All the historians mentioned above are agreed that, as Leitz puts it, Nazi Germany tried to turn Nationalist Spain into an economic colony but failed: Franco did not surrender control of the economy, nor did he accept that Spain should deindustrialise. British, French and American investment continued to be important in Spain. And in any case the country was cut off from Germany in 1939 by the outbreak of the Second World War. Barbieri exaggerates considerably when he argues for Franco’s ‘utter dependence’ on Germany. All serious historians have agreed with Harper’s conclusion in 1967 that ‘Franco largely succeeded in preserving his own freedom of action’ despite pressure from Berlin.

Hitler didn’t manage to persuade Franco to enter into an alliance against Britain. At a meeting with Hitler at a train station near the Franco-Spanish border on 23 October 1940, Franco made vague promises but offered nothing concrete; he also demanded the cession of Gibraltar and the French possessions of Morocco, Algeria and Cameroon, as well as further supplies of arms and other material. Hitler was unwilling to agree to the deal since he did not want to offend the newly established Vichy regime in France, a far more important ally than Spain could ever be. ‘These people are intolerable,’ Franco grumbled, ‘They want us to come into the war in exchange for nothing.’ The German foreign minister, Ribbentrop, denounced Franco as an ‘ungrateful coward’. Hitler told Mussolini at their next meeting that he would rather ‘have three teeth taken out’ than endure another nine hours of fruitless negotiations with Franco. Spain did send a number of workers and soldiers to help Germany, but as the war went on the power dynamics changed: the Germans became increasingly desperate for Spanish support, and Franco reopened Spain’s economy to other investors, above all to the British. The attempt to turn Spain into an informal economic colony of Germany had failed.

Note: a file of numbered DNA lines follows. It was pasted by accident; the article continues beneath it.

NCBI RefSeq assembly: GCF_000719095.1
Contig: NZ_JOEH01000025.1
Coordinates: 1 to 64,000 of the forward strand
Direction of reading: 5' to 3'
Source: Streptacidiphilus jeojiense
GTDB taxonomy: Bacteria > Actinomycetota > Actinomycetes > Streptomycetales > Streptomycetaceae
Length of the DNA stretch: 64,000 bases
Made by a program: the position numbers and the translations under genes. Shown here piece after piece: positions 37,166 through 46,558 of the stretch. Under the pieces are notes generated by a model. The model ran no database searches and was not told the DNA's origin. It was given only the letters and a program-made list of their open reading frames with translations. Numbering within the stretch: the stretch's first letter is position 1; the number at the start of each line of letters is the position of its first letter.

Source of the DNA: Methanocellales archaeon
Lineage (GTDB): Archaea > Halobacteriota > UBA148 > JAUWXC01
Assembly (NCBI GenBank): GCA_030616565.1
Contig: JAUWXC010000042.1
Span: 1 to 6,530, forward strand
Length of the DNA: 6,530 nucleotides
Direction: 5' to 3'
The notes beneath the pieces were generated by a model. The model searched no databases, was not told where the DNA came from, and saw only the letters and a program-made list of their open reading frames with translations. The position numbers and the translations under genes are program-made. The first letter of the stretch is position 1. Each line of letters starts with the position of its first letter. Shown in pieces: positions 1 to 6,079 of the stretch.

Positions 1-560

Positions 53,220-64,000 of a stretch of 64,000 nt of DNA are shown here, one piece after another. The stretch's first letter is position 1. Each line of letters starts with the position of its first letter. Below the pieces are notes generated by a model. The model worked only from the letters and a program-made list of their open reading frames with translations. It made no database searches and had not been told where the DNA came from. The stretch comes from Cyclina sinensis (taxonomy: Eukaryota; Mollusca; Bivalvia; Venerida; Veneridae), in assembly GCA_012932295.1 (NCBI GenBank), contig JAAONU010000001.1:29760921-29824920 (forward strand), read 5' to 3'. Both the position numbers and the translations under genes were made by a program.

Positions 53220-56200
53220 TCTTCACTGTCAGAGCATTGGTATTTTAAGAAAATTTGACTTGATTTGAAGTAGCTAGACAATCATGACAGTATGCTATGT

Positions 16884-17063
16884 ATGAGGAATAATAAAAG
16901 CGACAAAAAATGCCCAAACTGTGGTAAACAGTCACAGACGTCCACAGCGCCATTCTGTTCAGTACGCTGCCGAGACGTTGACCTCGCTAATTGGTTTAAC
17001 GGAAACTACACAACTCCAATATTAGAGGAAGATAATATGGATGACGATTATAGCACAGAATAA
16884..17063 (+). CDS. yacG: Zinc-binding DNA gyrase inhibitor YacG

Most historians agree, too, that though economic matters became more important to Hitler and the Third Reich as the civil war went on, they were never the predominant concern. As Abendroth put it, ‘in the night from 25 to 26 July 1936, when Hitler decided to support Franco, he was concerned not with testing German war material but mainly with the prevention of a Spanish-French bloc steered by communists; this would inevitably have constituted a decisive negative factor in Hitler’s plans for a war of aggression in the East … The intention of pulling Spain towards Germany in political, economic, cultural and military terms was certainly an important motive, but only in the end a supplementary one.’